|Publication number||US5021377 A|
|Application number||US 07/533,623|
|Publication date||Jun 4, 1991|
|Filing date||Jun 5, 1990|
|Priority date||Jun 5, 1990|
|Publication number||07533623, 533623, US 5021377 A, US 5021377A, US-A-5021377, US5021377 A, US5021377A|
|Inventors||Michael K. Maholland, Chia-Min Fu, Richard E. Lowery, Donald H. Kubicek, Brent J. Bertus|
|Original Assignee||Phillips Petroleum Company|
|Export Citation||BiBTeX, EndNote, RefMan|
|Patent Citations (8), Referenced by (10), Classifications (20), Legal Events (4)|
|External Links: USPTO, USPTO Assignment, Espacenet|
This invention relates to a method of reactivating spent, metal-contaminated zeolite-containing catalytic cracking catalysts. In another aspect, this invention relates to a reactivated catalytic cracking catalyst. In still another aspect, this invention relates to a catalytic cracking process employing a reactivated spent, metal-contaminated cracking catalyst.
Methods of rejuvenating deactivated zeolite-containing catalytic cracking catalysts by treatment with fluorine compounds are known and have been disclosed in the patent literature, e.g., in U.S. Pat. No. 4,814,066. Also, the use of antimony-containing passivating agents for alleviating the detrimental effects of metal contaminants on cracking catalysts has been described in the patent literature, e.g., in U.S. Pat. No. 3,711,422. Furthermore, it is known to rejuvenate spent, metal-contaminated cracking catalysts by a demetallization process comprising a chlorinating step, as has been described in U.S. Pat. No. 4,686,197. However, there is an ever present need to develop new, more effective catalyst reactivation and metals passivation processes.
It is an object of this invention to provide a process for treating a spent, metal-contaminated zeolite-containing catalytic cracking catalyst composition, under such conditions as to enhance its catalytic cracking activity and to reduce its capability of generating hydrogen during catalytic cracking. It is another object of this invention to provide a reactivated spent catalytic catalyst composition. It is still another object of this invention to provide a catalytic cracking process employing a reactivated spent catalytic cracking catalyst composition. It is a particular object of this invention to provide an improvement of the process described in U.S. Pat. application Ser. No. 07/370,670, filed June 22, 1989, now U.S. Pat. No. 4,935,121 the entire disclosure of which is herein incorporated by reference. Other objects and advantages will become apparent from the detailed description of the invention and the appended claims.
According to this invention, in a process for reactivating a spent zeolite-containing catalytic cracking catalyst composition, which contains at least one metal contaminant and at least a portion of which has previously been used in a catalytic cracking process (and has thereby lost some of its initial catalytic cracking activity, i.e., its cracking activity before its use in the catalytic cracking process), wherein this process comprises contacting the spent catalyst composition with (a) at least one fluorine compound selected from the group consisting of NH4 F, NH4 HF2 and HF and (b) at least one metals passivating agent selected from the group consisting of antimony compounds, under such contacting conditions as to result in reduced hydrogen generation caused by at least one metal contaminant contained in the spent cracking catalyst composition during catalytic cracking (as measured by hydrogen generation in a test for catalytically cracking a heavy hydrocarbon-containing oil, carried out substantially in accordance with the procedure of Example II of U.S. Pat. No. 4,794,095); the improvement comprises employing a partially demetallized spent cracking catalyst composition in said contacting with agents (a) and (b). Preferably, treating agent (a) is ammonium fluoride, more preferably dissolved in water.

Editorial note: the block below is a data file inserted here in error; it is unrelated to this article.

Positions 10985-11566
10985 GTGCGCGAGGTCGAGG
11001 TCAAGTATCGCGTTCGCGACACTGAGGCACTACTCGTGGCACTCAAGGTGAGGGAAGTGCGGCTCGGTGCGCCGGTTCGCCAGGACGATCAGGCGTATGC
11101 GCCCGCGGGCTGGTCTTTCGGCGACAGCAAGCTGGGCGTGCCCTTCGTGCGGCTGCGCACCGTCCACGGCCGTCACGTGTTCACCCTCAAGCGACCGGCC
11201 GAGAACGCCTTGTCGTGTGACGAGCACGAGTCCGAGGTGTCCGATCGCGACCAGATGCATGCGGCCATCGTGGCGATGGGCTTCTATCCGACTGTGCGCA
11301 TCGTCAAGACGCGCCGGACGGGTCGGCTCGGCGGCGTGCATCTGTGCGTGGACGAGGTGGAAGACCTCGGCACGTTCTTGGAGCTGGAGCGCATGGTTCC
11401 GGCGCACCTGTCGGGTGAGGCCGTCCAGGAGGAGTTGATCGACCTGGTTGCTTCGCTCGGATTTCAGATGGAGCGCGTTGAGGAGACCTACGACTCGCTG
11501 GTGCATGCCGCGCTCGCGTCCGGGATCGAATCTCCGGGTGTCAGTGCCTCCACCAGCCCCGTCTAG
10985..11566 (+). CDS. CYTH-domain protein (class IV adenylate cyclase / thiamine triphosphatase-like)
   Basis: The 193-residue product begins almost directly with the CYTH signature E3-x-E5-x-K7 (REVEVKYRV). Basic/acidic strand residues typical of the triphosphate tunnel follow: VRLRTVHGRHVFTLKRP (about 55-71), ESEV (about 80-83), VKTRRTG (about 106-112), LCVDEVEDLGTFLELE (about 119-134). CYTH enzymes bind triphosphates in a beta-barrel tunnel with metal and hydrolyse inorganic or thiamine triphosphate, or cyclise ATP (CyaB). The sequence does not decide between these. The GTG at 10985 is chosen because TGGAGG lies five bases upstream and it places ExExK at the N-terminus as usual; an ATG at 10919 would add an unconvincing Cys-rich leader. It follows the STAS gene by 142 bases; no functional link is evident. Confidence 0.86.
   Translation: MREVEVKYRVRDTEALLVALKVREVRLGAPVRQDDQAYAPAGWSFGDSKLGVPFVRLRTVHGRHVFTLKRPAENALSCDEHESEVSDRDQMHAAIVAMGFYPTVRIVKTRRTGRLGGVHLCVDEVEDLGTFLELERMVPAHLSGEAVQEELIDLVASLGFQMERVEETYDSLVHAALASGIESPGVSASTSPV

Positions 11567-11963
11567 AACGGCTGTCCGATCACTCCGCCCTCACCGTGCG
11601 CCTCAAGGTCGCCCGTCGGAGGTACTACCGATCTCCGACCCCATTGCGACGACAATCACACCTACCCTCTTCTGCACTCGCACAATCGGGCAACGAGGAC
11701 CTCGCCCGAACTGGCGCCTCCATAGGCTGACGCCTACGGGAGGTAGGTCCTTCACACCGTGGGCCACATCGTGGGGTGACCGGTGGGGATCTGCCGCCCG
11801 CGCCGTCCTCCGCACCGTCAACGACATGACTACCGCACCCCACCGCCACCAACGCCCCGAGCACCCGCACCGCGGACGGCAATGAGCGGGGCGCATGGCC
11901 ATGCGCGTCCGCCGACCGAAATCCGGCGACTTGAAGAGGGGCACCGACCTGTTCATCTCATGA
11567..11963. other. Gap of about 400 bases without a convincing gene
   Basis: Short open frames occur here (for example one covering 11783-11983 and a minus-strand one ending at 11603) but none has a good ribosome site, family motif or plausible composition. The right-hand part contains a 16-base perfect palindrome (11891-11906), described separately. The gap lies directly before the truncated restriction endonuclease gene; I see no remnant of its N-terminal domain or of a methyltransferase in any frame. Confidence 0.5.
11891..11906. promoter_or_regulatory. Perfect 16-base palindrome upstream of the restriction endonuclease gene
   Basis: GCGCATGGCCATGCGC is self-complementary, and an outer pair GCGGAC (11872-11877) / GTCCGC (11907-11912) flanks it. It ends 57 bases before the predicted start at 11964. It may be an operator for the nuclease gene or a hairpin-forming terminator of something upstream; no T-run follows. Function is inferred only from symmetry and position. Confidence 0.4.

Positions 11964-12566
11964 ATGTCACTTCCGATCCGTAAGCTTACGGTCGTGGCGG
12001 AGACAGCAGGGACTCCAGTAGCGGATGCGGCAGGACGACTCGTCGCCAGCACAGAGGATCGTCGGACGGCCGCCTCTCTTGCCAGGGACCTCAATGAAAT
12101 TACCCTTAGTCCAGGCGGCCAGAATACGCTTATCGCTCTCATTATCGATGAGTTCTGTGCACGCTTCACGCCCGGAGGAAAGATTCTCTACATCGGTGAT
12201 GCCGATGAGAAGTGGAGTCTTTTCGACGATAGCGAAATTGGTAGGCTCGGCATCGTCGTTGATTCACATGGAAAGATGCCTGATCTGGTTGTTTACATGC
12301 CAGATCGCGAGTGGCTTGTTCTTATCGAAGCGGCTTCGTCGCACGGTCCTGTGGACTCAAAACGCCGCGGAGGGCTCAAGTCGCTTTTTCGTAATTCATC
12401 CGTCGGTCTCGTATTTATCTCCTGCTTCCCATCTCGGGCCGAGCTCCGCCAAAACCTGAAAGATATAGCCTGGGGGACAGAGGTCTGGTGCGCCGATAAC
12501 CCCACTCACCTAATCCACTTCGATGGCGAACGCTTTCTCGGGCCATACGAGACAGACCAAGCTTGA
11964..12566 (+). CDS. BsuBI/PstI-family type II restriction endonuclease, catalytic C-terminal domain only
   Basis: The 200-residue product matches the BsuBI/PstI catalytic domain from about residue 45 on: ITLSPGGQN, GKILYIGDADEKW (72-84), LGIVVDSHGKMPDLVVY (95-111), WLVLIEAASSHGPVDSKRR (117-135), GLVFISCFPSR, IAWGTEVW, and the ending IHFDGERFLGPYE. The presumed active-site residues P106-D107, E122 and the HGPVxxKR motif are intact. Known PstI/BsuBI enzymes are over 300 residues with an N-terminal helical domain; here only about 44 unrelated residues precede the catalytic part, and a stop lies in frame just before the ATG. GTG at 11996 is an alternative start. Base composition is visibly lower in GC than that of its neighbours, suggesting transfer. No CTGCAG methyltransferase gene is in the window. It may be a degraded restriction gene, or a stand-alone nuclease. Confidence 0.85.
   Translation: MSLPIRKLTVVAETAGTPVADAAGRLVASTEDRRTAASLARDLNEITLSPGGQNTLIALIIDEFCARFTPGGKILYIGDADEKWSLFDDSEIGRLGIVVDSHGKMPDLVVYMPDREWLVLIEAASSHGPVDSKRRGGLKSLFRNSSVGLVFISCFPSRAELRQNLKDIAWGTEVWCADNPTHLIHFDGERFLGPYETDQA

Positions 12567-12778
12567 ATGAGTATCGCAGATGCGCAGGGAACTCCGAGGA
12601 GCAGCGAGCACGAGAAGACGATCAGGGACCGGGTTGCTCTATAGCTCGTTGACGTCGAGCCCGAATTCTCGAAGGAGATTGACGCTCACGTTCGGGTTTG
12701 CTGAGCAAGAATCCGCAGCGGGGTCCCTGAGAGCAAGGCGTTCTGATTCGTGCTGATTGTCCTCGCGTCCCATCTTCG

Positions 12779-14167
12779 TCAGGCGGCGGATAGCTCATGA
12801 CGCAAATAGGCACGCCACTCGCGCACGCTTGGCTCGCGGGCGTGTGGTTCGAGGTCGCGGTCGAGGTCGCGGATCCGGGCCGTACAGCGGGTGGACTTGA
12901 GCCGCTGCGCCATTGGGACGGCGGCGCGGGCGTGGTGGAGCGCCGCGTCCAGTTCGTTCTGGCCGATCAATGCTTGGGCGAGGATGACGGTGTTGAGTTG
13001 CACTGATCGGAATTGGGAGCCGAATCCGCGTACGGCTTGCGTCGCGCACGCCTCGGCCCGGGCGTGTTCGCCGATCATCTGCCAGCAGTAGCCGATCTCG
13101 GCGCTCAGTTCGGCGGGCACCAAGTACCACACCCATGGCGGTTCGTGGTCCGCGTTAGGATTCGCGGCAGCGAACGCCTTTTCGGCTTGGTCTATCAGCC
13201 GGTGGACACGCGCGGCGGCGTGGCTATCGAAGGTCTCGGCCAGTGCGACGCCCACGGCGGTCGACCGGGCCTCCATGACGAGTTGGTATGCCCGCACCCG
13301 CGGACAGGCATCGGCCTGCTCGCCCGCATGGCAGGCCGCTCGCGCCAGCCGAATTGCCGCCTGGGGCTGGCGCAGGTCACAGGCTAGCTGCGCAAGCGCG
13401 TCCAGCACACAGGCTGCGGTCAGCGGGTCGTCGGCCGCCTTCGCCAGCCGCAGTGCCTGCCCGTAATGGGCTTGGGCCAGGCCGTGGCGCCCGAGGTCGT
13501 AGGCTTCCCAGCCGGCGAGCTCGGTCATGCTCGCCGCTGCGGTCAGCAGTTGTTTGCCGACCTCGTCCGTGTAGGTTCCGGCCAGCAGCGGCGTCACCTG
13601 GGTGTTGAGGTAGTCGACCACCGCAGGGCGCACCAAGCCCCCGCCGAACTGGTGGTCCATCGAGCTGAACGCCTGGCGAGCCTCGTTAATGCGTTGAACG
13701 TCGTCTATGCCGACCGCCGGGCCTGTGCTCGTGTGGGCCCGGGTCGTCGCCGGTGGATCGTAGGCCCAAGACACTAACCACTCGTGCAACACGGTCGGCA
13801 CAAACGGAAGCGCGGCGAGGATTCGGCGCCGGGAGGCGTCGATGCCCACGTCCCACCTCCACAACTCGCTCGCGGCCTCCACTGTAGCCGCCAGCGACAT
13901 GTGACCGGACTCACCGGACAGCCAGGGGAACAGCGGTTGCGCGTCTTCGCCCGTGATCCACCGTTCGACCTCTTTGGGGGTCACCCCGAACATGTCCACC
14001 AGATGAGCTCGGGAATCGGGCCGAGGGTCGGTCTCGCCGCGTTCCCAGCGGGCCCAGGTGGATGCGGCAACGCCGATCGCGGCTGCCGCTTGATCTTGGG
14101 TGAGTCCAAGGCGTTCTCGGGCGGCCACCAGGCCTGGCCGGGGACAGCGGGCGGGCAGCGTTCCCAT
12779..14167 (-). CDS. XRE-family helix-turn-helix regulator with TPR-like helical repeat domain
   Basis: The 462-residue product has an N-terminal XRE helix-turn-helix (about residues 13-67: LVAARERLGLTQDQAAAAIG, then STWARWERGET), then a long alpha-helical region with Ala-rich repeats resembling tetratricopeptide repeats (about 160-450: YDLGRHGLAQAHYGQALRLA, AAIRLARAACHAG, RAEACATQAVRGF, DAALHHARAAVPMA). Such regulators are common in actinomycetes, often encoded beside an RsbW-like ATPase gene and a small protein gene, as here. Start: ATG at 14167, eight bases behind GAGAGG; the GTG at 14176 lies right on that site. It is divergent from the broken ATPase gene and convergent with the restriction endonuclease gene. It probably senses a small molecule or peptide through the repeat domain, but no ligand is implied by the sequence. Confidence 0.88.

In a preferred embodiment, the partially demetallized spent cracking catalyst composition employed in the process of this invention is a regenerated, substantially coke-free, metal-contaminated cracking catalyst composition which has been subjected to treatment with at least one chlorine-containing substance at an elevated temperature so as to obtain a chlorinated catalyst composition, followed by cooling the chlorinated catalyst composition, and washing the cooled, chlorinated catalyst composition with at least one aqueous liquid so as to produce a catalyst composition having a reduced content of metal contaminants (substantially in accordance with the demetallizing procedure described in U.S. Pat. No. 4,686,197).
In another preferred embodiment, the substantially coke-free, regenerated, metal-contaminated cracking catalyst has been treated with a molecular oxygen-containing gas at an elevated temperature (substantially in accordance with the procedure described in column 7, lines 30-68 of U.S. Pat. No. 4,686,197), prior to the above-described chlorinating treatment.
In still another embodiment, the substantially coke-free, metalcontaminated catalyst composition has been contacted with a sulfur-containing agent so as to form a sulfided catalyst composition (substantially in accordance with the procedure described in column 8 of U.S. Pat. No. 4,686,197), prior to the above-described chlorinating treatment and, preferably, after the above-described treatment with a molecular oxygen-containing gas.
Also in accordance with this invention, there is provided a reactivated spent zeolite-containing catalytic cracking catalyst composition having been treated by the reactivation process of this invention, described above.